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Iran Denies Owning Oil Cargo While Demanding US Release Another Tanker

July 24 ------ Iran is ratcheting up its rhetoric regarding oil tankers and in an odd twist on Friday denied that it owns the oil aboard one of its tankers that was recently involved in a ship-to-ship transfer which prompted Indonesia to arrest the ship. Iran is increasing its war of words against the United States demanding the return of a cargo seized by the U.S. saying it would retaliate if the ship now lying off the Texas coast is unloaded.

These moves are the latest by Iran which has been increasingly active and striking out against the oil sector. The U.S. and Western Allies have accused Iran of interfering with and harassing ships in the Strait of Hormuz with both the U.S. and British documented recent instances where they have gone to aid of ships. The U.S. highlighted two other cases where Iran has seized tankers in international waters.

In response to the increased actions, the U.S. Navy and UK’s Royal Navy both reported they were increasing their presence and activity in the waters around Iran. The U.S. Department of Defense reported yesterday that the Secretary of Defense had ordered additional deployments including the USS Bataan, USS Carter Hall, and its associated personnel and equipment into the USCENTCOM area of responsibility. This is in addition to the recently approved forces comprising F-35s, F-16s, and a guided missile destroyer, the USS Thomas Hudner, all being sent into the region as part of the U.S.’s commitment to the free flow of commerce.

As the U.S. Defense Department was making its announcement, Iran responded by threatening to “retaliate against any oil company unloading Iranian oil from a seized tanker.” Reuters attributed the statement to a senior commander of Iran's Revolutionary Guards' navy citing the ongoing battle over the tanker Suez Rajan. The U.S. used a court order awarding the profits from the oil to the families of the victims of the 9/11 terrorist attacks to seize the tanker and bring it to the U.S. The Wall Street Journal however reported earlier this week that American companies were refusing the work to offload the tanker fearing retribution from Iran.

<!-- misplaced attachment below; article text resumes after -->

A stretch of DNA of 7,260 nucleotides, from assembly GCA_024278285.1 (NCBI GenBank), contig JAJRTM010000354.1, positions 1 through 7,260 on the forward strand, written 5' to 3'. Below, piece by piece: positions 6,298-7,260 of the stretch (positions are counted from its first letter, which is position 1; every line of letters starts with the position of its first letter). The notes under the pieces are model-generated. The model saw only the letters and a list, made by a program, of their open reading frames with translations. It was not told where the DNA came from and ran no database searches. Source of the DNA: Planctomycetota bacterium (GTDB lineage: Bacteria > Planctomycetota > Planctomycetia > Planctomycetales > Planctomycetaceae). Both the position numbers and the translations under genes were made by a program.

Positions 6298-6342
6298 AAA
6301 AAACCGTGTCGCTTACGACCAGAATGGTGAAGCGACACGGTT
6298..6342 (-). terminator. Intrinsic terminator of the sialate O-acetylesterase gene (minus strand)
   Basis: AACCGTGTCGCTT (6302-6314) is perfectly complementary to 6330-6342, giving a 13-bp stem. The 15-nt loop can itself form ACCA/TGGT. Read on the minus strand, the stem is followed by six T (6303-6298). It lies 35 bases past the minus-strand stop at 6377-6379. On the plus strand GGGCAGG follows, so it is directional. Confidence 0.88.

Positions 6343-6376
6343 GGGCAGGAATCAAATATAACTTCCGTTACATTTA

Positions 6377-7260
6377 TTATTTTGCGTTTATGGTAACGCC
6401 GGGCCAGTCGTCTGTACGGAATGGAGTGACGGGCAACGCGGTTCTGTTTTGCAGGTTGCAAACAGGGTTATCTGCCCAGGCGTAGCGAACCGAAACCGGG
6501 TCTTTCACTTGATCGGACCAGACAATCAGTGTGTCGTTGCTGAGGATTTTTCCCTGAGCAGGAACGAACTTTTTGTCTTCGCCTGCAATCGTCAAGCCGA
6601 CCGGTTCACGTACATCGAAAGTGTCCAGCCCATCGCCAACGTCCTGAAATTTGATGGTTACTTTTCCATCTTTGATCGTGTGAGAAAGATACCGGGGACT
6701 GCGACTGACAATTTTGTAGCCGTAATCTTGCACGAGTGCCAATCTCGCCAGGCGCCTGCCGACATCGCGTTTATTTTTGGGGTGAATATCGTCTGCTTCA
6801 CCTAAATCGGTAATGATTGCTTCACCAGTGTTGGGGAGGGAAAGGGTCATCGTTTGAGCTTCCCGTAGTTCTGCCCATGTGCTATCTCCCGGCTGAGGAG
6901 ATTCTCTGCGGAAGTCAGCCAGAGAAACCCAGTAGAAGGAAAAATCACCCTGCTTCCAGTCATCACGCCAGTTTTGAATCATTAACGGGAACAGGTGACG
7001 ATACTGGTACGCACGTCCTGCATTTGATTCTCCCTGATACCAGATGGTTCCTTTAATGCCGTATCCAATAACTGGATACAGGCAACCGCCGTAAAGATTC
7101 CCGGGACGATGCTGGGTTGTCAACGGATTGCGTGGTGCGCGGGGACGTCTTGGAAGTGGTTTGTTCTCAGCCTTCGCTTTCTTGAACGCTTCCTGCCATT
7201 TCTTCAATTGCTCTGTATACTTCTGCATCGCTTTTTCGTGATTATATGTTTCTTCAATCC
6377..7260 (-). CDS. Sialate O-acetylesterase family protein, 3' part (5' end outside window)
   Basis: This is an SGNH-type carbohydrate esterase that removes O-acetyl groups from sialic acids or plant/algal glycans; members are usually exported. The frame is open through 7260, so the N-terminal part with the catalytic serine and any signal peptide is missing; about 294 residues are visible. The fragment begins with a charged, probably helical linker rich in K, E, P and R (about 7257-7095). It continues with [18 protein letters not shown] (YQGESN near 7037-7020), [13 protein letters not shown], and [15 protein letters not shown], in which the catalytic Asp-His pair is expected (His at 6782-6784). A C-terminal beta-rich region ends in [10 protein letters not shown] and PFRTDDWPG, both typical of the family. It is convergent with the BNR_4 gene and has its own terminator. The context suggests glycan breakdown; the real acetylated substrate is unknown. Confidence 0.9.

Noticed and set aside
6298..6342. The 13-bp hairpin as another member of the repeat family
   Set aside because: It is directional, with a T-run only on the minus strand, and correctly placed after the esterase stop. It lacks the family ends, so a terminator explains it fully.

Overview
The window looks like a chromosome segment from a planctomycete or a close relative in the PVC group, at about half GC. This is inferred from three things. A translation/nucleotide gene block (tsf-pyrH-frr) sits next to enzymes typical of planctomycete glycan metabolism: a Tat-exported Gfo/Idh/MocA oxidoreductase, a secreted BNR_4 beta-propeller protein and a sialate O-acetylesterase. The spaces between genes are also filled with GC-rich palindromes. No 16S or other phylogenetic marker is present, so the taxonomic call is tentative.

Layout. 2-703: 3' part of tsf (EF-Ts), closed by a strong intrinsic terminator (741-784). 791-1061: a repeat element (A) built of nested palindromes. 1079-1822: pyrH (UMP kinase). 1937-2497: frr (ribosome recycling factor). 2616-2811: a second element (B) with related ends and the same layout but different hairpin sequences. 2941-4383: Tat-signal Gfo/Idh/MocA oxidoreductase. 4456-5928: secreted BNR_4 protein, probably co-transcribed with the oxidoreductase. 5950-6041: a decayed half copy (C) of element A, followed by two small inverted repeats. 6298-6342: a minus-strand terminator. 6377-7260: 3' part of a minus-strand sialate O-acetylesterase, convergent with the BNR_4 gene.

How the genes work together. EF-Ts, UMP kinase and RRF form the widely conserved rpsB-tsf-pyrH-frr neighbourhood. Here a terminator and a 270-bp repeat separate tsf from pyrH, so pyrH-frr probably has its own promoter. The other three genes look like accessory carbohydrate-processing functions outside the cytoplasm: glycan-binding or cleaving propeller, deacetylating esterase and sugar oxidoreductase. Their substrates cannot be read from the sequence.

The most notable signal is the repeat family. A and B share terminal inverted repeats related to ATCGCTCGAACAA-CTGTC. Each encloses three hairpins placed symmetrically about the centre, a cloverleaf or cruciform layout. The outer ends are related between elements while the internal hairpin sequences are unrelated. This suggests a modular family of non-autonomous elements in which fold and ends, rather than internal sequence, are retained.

Iranian state media quoted Rear Admiral Alireza Tangsiri saying “We hereby declare that we would hold any oil company that sought to unload our crude from the vessel responsible and we also hold America responsible. The era of hit and run is over, and if they hit, they should expect to be struck back.”

In an odd twist, the Iranian Oil Ministry today said in a statement that the oil cargo of Arman 114, which was seized by Indonesia on July 11 after they caught the vessel involved in illegal transshipment of crude oil, does not belong to the Islamic Republic of Iran. "Published news linking the cargo of this ship to Iran have no validity and this is done with the aim of creating a negative atmosphere against our country," the oil ministry statement. They inferred that the U.S. is behind an ongoing campaign of “spreading negative propaganda against Iran.” Without providing details on the ownership of the oil, Iran contends that news reports linking it to the cargo “lacks any credibility.”

The tanker, Arman 114, however, is registered in Iran and operated by the Iranian state oil company. Indonesia reported that they had seen the vessel anchored and conducting a transfer to another tanker. They said the vessel was spoofing its AIS signal, not displaying a flag, and attempting to escape when detected. The other tanker involved in the incident was taking similar actions and was displaying the name of a tanker that had been scrapped over five years ago.



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